If the page itself is a brand new request and the fields are filled in with the same data and submitted, there is no way to detect that this behaviour has occurred. You have to rely on your constraints to detect a duplicate, which depending on the purpose and structure depends if its doable. Every once and awhile I can manage to get a dual post here on the forums for example.

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  • #9
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    @Fou Lu. Thank you, I like this

    But my form and form-processing code are on the same page. Does this present a problem? I'm thinking particularly of having unset() the token and then attempting to display it (hidden) in the form.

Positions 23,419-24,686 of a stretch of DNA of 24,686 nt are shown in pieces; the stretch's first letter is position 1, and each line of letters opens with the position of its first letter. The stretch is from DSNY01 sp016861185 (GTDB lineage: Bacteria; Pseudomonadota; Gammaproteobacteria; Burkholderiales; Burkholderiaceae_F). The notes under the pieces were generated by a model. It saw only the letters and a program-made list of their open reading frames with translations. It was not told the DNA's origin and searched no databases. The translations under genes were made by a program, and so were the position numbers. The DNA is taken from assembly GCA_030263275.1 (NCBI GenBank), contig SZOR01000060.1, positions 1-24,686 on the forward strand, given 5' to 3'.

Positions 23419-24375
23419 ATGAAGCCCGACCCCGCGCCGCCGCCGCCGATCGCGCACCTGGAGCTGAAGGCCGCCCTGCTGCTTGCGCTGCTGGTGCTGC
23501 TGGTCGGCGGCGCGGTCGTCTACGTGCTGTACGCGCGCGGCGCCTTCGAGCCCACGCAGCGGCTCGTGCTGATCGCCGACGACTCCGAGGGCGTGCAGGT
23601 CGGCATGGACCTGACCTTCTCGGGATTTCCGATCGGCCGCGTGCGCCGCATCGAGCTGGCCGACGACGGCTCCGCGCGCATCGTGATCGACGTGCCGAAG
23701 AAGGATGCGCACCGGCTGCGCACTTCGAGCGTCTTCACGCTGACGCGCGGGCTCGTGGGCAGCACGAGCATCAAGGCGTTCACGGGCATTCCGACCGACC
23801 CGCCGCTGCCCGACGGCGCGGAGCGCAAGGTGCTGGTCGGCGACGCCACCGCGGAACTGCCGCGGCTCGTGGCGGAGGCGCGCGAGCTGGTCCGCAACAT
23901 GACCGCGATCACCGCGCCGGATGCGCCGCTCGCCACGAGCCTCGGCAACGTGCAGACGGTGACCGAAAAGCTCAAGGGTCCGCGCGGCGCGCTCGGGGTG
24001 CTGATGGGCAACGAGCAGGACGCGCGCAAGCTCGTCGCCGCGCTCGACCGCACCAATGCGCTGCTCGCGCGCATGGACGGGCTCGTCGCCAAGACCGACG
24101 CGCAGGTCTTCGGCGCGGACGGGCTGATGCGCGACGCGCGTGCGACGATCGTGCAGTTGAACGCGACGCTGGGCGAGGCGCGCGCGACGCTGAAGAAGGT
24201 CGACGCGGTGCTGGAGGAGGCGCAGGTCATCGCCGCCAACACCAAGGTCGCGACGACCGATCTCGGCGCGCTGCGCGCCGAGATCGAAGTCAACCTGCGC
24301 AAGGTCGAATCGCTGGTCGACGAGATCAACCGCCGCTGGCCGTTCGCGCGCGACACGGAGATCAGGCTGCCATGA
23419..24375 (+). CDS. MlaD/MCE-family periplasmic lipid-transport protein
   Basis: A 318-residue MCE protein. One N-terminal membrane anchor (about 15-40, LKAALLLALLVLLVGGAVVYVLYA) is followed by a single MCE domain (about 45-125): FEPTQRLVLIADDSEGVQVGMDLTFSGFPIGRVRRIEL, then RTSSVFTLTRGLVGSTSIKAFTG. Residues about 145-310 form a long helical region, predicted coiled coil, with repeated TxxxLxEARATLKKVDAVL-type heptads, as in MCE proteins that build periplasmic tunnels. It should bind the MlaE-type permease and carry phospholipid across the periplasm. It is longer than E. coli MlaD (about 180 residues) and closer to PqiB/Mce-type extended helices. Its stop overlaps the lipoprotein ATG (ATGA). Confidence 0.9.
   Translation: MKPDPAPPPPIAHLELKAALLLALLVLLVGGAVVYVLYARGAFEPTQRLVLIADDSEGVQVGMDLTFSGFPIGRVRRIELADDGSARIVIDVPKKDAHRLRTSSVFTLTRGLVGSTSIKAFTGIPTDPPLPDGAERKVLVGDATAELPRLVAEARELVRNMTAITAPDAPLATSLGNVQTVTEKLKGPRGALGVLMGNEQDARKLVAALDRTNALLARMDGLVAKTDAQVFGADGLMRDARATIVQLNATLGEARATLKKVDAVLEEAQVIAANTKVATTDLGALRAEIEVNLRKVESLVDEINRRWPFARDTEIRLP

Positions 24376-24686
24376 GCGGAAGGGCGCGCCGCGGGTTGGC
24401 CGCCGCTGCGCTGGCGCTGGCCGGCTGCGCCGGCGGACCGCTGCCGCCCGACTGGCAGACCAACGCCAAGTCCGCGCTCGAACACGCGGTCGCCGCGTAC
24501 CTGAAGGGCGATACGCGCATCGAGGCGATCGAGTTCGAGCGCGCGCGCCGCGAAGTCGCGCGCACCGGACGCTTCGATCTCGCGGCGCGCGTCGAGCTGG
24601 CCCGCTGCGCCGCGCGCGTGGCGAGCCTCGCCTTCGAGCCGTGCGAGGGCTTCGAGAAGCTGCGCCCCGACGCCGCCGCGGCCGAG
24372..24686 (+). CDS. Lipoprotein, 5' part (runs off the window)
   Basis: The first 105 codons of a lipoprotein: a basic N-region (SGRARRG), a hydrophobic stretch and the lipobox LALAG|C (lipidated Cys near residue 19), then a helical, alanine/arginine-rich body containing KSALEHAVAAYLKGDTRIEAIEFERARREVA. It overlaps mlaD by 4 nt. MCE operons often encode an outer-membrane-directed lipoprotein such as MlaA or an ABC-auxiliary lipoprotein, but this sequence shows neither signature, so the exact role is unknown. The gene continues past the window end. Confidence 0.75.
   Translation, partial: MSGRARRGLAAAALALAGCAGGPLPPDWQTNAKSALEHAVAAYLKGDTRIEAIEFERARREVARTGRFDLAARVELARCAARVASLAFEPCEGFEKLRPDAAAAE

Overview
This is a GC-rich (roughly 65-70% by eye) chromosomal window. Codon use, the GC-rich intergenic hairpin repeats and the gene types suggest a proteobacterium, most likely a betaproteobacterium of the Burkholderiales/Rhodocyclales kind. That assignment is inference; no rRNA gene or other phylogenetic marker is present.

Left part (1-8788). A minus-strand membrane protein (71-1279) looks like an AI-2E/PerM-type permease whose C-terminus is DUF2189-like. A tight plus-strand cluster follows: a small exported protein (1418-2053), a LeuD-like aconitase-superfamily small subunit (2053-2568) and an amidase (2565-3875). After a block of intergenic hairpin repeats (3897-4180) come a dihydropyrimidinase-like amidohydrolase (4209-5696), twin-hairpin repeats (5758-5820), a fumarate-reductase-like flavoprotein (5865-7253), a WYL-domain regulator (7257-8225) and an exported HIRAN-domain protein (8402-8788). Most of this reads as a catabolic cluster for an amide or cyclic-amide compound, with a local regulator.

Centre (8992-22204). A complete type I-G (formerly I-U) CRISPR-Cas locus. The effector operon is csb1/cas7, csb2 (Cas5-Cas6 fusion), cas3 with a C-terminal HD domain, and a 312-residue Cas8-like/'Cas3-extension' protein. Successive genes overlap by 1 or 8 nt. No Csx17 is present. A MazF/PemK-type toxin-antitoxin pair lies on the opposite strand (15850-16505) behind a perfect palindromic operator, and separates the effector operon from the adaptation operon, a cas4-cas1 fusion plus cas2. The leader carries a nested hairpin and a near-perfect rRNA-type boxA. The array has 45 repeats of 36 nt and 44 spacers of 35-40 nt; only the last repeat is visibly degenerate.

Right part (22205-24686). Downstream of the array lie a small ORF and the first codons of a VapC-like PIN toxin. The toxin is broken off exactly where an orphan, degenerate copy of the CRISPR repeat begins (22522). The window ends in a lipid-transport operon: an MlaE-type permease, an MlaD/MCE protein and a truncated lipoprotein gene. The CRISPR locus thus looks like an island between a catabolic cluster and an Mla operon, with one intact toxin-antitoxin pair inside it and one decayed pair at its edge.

"I'm here to save your life. But if I'm going to do that, I'll need total uninanonynymity." Me Myself & Irene.
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  • #10
    God Emperor Fou-Lu's Avatar
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    That shouldn't be an issue. So long as a new unique token is created after consuming the new one, a resubmit of a post would contain the old token which won't match the new one.
    Always unset the token once its been used though. Even if on the same page it gets recreated.

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    AndrewGSW (09-12-2012)

  • #11
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    Thanks again. I just want to clarify that I've got the order correct:

    PHP Code:
    session_start(); 

    // if submitted..
    if (isset($_POST['token'], $_SESSION['token']) && strcmp($_POST['token'], $_SESSION['token']) == 0) 

        // Its good 
        unset($_SESSION['token']); 
        // go ahead with everything else.
        $_SESSION['token'] = sha1(microtime(true)); // doesn't matter what this is..
        // process form data..

    else 

        print('The token provided is expired');